Administering the STAR programme
Before a student can take part in a STAR activity, they need the informed consent of their parents or guardians and their teachers.
The consent process ensures all parties understand:
- the reasons for placing the student in a particular course
- how the course will benefit the student and meet their particular needs
- how the course will contribute to meeting STAR objectives.
It is not necessary to obtain parental consent for each event in a series of events, provided that:
- the school has the consent of parents for a student's participation in the school's STAR programme (one or more events)
- parents and whānau are provided with the vital information about each event.
Schools retain responsibility for the enrolment and attendance of their students while they are attending STAR courses with outside providers. The legal requirements for school attendance are outlined in Appendix 3 to Chapter 1 of the Ministry of Education's Funding, Staffing and Allowances Handbook.
External providers will help schools meet these requirements by keeping attendance records and sending them to the school, and the school and the provider will communicate about absences. This arrangement should be clearly set out in the memorandum of understanding between the provider and the school.
Education outside the classroom (EOTC), and health and safety
Off site STAR courses are regarded as education outside the classroom (EOTC). EOTC is "curriculum-based teaching and learning that extends the four walls of the classroom" (EOTC Guidelines: Bringing the curriculum alive).
The school's EOTC policy and procedures should provide the STAR coordinator with the appropriate health and safety procedures for all STAR activities.
Under the Education Act 1989, reinforced by the Health and Safety in Employment Act 1992 and the Health and Safety in Employment Regulations 1995, boards of trustees are legally responsible for the students who take part in EOTC.
"While school boards have overall legal responsibility to provide a safe physical and emotional environments for students … they do not always have direct control over school-related activities. Where school management and staff take on active responsibility, they must exercise this responsibility with due care and within board policy. When an outside provider is contracted by the board, it is expected that the board will retain overall responsibility and accountability and plan accordingly." EOTC Guidelines: Bringing the curriculum alive.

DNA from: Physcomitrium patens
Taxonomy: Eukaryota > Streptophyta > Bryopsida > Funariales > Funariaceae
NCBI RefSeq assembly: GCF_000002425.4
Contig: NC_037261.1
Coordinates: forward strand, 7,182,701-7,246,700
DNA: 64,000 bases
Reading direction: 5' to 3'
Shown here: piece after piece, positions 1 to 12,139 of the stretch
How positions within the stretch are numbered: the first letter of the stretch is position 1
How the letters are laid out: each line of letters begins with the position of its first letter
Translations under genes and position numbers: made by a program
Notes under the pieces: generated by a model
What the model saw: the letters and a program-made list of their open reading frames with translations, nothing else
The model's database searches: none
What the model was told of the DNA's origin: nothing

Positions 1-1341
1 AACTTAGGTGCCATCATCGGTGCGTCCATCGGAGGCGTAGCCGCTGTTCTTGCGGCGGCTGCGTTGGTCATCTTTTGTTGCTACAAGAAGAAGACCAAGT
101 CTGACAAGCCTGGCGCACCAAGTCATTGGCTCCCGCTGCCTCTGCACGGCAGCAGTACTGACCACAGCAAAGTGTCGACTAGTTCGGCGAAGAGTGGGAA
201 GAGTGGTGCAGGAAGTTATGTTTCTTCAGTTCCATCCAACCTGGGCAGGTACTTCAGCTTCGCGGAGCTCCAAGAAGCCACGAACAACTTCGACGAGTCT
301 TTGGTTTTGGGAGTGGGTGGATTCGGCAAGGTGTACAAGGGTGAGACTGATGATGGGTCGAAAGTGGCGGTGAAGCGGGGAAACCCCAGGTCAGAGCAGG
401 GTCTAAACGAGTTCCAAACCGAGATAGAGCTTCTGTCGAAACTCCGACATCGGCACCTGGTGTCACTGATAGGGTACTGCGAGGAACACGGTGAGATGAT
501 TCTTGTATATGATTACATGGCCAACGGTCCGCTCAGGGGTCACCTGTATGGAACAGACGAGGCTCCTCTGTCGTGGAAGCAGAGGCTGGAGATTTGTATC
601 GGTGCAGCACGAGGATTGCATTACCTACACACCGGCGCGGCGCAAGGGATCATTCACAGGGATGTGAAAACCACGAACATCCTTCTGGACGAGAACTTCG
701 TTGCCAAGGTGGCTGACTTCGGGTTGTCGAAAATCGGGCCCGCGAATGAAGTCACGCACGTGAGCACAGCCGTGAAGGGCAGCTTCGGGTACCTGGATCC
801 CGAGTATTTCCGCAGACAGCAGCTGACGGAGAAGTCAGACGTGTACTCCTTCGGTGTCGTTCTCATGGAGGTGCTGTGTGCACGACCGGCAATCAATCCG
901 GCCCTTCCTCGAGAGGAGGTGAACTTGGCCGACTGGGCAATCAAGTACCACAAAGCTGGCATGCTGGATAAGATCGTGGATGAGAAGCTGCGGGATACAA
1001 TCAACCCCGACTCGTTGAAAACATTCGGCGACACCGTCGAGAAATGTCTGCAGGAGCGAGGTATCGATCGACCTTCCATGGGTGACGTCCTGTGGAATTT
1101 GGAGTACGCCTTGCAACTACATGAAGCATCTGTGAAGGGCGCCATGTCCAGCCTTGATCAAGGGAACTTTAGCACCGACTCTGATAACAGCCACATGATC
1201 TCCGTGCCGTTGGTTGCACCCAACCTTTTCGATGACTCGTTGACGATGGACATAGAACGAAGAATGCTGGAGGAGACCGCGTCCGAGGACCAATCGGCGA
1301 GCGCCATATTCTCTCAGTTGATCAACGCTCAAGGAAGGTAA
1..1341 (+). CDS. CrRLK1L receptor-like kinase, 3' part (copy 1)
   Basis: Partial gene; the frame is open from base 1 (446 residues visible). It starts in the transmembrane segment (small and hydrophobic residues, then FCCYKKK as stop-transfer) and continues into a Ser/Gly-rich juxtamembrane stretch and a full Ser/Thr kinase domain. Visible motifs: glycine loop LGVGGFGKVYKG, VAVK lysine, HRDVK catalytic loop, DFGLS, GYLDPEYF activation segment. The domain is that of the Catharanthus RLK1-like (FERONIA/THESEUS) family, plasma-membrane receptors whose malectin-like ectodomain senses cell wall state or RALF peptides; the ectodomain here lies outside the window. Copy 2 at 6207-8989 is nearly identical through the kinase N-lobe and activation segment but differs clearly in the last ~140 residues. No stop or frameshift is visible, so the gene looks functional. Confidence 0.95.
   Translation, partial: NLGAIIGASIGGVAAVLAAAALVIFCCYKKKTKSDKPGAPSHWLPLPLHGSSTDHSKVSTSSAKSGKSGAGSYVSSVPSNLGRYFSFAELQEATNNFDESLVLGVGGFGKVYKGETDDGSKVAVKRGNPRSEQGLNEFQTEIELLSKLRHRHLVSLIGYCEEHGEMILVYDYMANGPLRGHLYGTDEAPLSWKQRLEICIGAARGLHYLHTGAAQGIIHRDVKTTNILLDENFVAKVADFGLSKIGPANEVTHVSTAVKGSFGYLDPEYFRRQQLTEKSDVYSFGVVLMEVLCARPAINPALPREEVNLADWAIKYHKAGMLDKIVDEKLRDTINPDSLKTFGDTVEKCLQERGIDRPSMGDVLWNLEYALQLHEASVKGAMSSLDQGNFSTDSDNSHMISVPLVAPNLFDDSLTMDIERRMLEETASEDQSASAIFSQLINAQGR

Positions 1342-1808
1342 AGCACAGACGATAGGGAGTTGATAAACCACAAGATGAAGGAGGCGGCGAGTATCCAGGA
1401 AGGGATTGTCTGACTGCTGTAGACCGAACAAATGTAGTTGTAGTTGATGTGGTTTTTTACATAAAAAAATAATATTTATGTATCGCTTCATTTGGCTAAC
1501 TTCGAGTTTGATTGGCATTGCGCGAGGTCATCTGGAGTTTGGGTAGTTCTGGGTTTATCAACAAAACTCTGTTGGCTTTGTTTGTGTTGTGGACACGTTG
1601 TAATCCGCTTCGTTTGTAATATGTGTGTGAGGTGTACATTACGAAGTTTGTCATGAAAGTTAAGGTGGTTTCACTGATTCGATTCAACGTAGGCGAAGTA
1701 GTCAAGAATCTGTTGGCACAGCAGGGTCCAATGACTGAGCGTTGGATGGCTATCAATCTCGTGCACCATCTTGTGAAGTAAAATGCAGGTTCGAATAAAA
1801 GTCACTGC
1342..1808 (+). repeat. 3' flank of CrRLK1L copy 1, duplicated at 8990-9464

The EOTC guidelines point out that EOTC activities can provide students with the opportunity for great gains but that there is also the potential for loss. Examples of loss include death, physical injury, psychological injury, a lost person, damage to the environment and damage to equipment.
As well as putting in place procedures to mitigate against such loss; schools, providers and workplaces also need to have procedures to deal with any that do occur (for example, procedures to deal with a serious physical injury and with the associated trauma).
If there is an accident during an EOTC event, a board may be held accountable whether the accident is caused by the actions or omissions of a teacher, outside helper, student or commercial operator contracted by the board. Whether accountability goes as far as legal liability for the accident will depend on whether the board complied with its legal obligations when planning and carrying out the EOTC programme.
The STAR coordinator will ensure:
- external providers are aware of their responsibilities while students are on their premises
- external providers have adequate health and safety procedures in place